The foregoing description of inventive embodiments is being made to provide a non-limiting disclosure of the invention, and is thereby intended for illustrative purposes only. There are changes and variations to the invention which would become apparent to one of ordinary skill in the art, using the teaching of the inventors as disclosed herein. For example, the inventors herein have found that the use of a platinum-coated cathode electrode with the UMFC 20 of FIG. 3 instead of placing the cathode electrode in a solution of an electron mediator (preferably ferricyanide) can improve the UMFC's power output. Experimentation has shown the inventors that a power output of 5.1 W/m3 of wet anode volume can be achieved through the use of platinum-coated electrodes. Further still, the electrode material that is chosen in the practice of the present invention can vary. The inventors herein disclose that the electrode material should be highly conductive, strong, have a high surface area, have a sufficient surface property for attachment of bacteria, and exhibit a sufficiently low cost (particularly for wastewater treatment processes). Based on these factors, persons having ordinary skill in the art can select the electrode material that is appropriate for a given application of the present invention. While the FIG. 3 prototype described herein utilized porous RVC as the electrode material, it should be noted that other specific examples of electrode materials that can be used include but are not limited to carbon paper, woven carbon-fiber cloth, granular activated carbon, and woven activated-carbon cloth. Following experimentation with these electrode materials, the inventors herein found that granular activated carbon is preferred (as described in connection with FIG. 9). Furthermore, while experimentation with the UMFC design 20′ of FIG. 9 has produced a power output of 25 W/m3 of wet anode volume, the inventors herein believe that extrapolation from the graph of FIG. 10 indicates that further increases in power output can be produced by increasing the volumetric loading rates.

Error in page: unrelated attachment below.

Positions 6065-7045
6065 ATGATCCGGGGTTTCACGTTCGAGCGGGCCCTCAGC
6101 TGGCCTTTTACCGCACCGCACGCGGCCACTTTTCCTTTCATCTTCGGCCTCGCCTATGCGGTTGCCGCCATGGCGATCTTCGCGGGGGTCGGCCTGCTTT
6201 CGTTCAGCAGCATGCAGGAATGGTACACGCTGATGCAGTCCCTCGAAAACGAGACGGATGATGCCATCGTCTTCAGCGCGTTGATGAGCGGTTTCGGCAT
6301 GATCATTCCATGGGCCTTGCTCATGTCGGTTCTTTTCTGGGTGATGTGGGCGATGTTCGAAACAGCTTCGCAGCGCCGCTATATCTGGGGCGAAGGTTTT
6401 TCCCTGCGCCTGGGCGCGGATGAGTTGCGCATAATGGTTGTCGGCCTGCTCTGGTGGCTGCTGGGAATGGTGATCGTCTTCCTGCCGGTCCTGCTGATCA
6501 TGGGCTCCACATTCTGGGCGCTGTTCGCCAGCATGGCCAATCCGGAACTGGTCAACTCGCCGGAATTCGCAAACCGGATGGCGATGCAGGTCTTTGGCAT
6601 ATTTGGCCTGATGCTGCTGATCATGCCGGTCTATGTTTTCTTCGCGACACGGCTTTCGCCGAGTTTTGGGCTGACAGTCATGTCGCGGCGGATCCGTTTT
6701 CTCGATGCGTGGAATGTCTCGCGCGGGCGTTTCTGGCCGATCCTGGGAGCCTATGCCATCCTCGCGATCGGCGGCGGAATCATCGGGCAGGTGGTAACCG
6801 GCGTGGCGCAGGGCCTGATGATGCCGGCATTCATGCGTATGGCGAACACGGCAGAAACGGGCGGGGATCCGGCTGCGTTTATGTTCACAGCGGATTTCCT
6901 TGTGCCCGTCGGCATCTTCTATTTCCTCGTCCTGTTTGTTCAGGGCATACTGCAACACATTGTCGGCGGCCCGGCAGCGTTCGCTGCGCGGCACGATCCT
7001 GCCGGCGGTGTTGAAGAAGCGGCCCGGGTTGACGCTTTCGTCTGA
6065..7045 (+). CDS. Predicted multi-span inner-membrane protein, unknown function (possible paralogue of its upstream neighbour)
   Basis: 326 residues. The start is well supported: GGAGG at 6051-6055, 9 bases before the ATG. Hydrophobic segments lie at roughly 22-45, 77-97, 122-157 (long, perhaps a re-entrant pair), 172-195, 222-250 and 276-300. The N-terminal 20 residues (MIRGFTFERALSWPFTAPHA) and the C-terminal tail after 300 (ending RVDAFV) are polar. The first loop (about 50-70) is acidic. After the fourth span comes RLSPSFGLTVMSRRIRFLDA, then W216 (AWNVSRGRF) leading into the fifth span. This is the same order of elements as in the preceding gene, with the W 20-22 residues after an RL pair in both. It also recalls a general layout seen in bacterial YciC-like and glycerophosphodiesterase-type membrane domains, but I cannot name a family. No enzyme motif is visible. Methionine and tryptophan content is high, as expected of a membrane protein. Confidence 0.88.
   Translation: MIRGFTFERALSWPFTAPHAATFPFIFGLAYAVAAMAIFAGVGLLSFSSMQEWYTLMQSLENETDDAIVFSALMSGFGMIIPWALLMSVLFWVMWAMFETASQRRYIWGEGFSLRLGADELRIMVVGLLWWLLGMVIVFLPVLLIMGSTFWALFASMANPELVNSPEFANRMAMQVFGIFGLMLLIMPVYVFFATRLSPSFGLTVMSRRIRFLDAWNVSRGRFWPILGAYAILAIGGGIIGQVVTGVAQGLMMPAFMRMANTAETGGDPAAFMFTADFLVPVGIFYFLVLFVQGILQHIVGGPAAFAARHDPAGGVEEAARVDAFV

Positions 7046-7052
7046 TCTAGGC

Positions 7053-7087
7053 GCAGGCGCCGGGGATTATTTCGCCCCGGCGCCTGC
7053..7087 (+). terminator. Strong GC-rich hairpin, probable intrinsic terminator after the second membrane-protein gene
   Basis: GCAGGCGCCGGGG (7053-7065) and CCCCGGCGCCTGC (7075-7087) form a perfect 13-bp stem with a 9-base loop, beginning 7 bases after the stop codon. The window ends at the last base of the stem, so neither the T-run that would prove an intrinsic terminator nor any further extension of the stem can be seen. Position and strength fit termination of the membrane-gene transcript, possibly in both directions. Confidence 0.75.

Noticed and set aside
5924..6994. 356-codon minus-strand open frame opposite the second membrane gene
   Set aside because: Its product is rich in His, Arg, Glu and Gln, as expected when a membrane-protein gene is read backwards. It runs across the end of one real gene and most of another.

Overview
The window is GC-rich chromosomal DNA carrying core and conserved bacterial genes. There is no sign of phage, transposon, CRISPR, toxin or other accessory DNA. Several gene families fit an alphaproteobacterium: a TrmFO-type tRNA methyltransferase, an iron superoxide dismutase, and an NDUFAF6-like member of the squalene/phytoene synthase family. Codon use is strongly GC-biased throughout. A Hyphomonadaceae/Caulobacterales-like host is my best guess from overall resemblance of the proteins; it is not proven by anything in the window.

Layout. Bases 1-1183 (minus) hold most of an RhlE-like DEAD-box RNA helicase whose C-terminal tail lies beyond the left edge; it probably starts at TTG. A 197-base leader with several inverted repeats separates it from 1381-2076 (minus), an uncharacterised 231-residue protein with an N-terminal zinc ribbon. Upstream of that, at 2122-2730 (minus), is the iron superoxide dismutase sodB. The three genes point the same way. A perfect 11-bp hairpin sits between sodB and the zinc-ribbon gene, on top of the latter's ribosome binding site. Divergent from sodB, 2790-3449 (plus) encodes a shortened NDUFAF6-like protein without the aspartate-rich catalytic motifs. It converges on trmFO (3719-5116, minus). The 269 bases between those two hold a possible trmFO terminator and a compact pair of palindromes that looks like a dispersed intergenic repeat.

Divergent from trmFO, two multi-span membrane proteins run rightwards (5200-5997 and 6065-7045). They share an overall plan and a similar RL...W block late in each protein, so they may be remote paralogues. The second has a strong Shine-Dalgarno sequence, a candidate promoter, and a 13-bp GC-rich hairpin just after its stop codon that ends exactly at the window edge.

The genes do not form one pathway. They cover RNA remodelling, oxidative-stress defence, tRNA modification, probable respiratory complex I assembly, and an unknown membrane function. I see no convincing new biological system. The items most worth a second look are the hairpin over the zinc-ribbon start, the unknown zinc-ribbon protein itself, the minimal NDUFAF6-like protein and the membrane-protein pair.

Such changes and variations are to be considered as part of the invention, which should be considered only as limited by the claims as appended, and their legal equivalents.

Referenced by
Citing PatentFiling datePublication dateApplicantTitle
US7695834Oct 15, 2008Apr 13, 2010Ut-Battelle, LlcMicrobial fuel cell with improved anode
US7709113Jan 27, 2009May 4, 2010The Penn State Research FoundationBio-electrochemically assisted microbial reactor that generates hydrogen gas and methods of generating hydrogen gas